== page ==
Cancers derive from cells within our own body that have gone haywire. But did you know that some viral infections are responsible for these cell changes and can cause cancer? These events are unusual, but can lead to many different types of cancer, including cervical cancer, Burkitt’s lymphoma and Kaposi’s sarcoma. The human papillomavirus (or HPV for short) is the best-studied and well-known example of virus associated with cancer. Canadian Cancer Society funded researchers, along with scientists worldwide, helped pinpoint HPV as the cause of almost all cervical cancers. This was an extremely important finding because cervical cancer is the second most common cancer in women, worldwide. Thanks to this discovery, vaccines against HPV were created that can save lives. Unfortunately HPV vaccines have recently been facing unjustified controversy in the media. I would like to take some time to respond to these unfounded doubts and explain what HPV is and why HPV vaccination is good for our health.
HPV virus is the most common sexually transmitted infection. Around 75% of Canadians will catch the virus at least once during their life. While only a few of these infections will be life threatening, some will lead to the development of cancer. In Canada, this corresponds to 1,450 newly diagnosed cervical cancers and around 400 deaths amongst women every year. HPV can also cause cancer of the vagina, penis, anus and, throat (1, 3).
Since the HPV virus causes these cancers, they can be prevented by vaccination. Scientists, pharmaceutical industries and the medical field have been working on this idea for a long time. Today we have access to two commercialized vaccines that are scientifically proven to be safe and very efficient. In Canada, we mostly use the vaccine Gardasil, which has been approved in more than 130 countries and has already safely been used amongst millions of girls worldwide (2, 3). This vaccine also has the potential to prevent vaginal, penile, anal and throat cancers.
Unfortunately, you might have heard through the media that some girls became very sick after vaccination (2). Although tragic stories, there was no conclusive evidence directly linking the vaccine to the illnesses. If we consider millions of people, there is a certain chance that these tragic events will happen independently of the vaccination. Similarly, out of all the girls that have been vaccinated against HPV, some might have won an important scholarship. It doesn’t mean that the scholarship was caused by the vaccine (2). If one thing happens just after another, it doesn’t mean that the first one caused the second. This misleading conclusion often causes unjustified critiques and prejudice to our healthcare system.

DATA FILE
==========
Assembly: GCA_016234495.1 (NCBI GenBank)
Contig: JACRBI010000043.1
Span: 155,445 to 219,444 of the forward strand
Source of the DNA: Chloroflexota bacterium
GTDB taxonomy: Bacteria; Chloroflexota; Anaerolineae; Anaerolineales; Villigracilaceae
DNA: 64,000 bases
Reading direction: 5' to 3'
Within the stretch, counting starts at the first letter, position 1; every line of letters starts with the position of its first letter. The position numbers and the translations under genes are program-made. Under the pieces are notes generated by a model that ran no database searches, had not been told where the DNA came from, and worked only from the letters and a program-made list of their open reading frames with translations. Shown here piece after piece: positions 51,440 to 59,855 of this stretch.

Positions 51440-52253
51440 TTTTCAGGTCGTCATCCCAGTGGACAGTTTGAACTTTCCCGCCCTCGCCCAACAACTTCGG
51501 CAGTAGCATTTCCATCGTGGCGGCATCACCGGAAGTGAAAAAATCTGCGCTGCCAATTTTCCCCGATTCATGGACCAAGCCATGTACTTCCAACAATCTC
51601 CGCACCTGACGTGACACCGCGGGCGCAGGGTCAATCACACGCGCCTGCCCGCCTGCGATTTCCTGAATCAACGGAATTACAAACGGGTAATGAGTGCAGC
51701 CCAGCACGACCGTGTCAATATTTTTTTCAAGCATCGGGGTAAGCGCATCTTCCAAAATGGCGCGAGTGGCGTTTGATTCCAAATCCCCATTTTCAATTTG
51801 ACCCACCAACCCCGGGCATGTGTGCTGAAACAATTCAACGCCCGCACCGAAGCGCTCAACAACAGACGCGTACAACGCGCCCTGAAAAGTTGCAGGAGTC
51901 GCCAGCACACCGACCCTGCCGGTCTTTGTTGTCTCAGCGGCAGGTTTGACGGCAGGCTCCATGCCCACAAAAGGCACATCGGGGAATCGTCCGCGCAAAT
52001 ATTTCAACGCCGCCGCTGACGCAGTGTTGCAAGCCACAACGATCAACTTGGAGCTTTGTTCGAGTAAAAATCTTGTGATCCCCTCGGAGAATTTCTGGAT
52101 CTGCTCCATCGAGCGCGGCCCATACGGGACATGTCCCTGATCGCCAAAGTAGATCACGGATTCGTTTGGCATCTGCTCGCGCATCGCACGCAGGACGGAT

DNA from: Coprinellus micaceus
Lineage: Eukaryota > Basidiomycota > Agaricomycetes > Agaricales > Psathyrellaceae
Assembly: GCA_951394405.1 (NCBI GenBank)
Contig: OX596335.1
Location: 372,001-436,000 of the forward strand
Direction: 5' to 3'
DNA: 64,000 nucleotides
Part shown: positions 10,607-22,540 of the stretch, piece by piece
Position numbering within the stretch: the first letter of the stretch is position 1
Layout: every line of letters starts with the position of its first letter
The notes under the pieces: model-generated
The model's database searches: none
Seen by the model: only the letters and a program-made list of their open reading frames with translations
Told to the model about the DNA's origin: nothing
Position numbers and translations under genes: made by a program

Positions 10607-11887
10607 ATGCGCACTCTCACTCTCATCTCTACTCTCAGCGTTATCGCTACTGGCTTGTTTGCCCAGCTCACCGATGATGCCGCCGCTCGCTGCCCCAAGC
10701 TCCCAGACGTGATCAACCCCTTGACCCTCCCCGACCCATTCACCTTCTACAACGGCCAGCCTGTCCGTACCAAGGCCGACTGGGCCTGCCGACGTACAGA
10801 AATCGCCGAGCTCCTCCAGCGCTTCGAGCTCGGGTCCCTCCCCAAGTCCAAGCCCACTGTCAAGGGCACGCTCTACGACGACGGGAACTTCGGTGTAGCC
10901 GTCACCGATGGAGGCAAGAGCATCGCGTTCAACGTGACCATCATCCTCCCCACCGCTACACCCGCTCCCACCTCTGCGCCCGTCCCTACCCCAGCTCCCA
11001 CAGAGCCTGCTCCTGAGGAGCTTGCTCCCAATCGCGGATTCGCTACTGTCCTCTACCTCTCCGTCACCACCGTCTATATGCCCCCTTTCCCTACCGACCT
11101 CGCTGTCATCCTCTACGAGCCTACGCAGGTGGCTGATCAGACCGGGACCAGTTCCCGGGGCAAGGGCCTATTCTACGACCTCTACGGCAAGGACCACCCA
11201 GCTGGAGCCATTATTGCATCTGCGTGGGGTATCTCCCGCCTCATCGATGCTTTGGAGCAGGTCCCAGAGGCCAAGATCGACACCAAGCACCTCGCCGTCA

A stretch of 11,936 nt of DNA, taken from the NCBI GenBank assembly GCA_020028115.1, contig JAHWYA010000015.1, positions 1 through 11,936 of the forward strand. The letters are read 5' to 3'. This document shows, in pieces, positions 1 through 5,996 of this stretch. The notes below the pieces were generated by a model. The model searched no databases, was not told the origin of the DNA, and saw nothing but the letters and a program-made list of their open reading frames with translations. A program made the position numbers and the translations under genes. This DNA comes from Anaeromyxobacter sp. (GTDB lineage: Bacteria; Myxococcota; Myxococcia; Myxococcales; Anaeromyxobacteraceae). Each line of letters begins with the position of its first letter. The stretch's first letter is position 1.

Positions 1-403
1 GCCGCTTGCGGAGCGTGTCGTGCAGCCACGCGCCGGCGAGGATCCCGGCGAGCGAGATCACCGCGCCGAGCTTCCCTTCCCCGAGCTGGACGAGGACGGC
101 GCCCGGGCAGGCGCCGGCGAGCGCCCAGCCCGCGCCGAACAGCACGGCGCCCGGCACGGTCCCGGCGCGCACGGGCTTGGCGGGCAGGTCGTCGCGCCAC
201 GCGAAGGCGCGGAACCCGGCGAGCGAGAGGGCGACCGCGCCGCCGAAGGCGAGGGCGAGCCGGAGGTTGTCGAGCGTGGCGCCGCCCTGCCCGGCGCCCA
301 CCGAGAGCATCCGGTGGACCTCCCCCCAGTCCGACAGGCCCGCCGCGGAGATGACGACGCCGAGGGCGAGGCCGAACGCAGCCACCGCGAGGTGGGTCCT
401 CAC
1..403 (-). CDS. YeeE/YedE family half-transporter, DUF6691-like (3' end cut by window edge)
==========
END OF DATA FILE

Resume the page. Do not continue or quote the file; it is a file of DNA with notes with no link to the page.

Before arriving on the market in 2006, Gardasil was part of 2 huge clinical trials involving more than 10,000 women from around the world (1). Results clearly demonstrated that the vaccine was safe and effective. Since 2006, 170 million doses of Gardasil have been distributed worldwide and the only serious (and very rare) side effect that has been associated to the vaccine was allergy. The benefits of such a vaccine are so important that they outweigh the mild negative side effects.
HPV vaccine is a fantastic medical success and an important advancement in how we can prevent cancer. I believe this vaccine will provide women all over the world with better health outcomes and give us an important advantage against cancer.
This article was written by Catherine Brun. She completed her PhD in Zurich, Switzerland and currently works as a post-doctoral researcher in the lab of Dr. Dan Durocher at Mount Sinai Hospital in Toronto studying DNA damage.
(1) FX Bosch, TR Broker, D Forman at al., Comprehensive control of human papillomavirus infections and related diseases, Vaccine, December 2013
(2) Toronto Star: http://www.thestar.com/opinion/commentary/2015/02/11/science-shows-hpv-vaccine-has-no-dark-side.html
(3) The Society of Obstetricians and Gynaecologists of Canada (SOGC):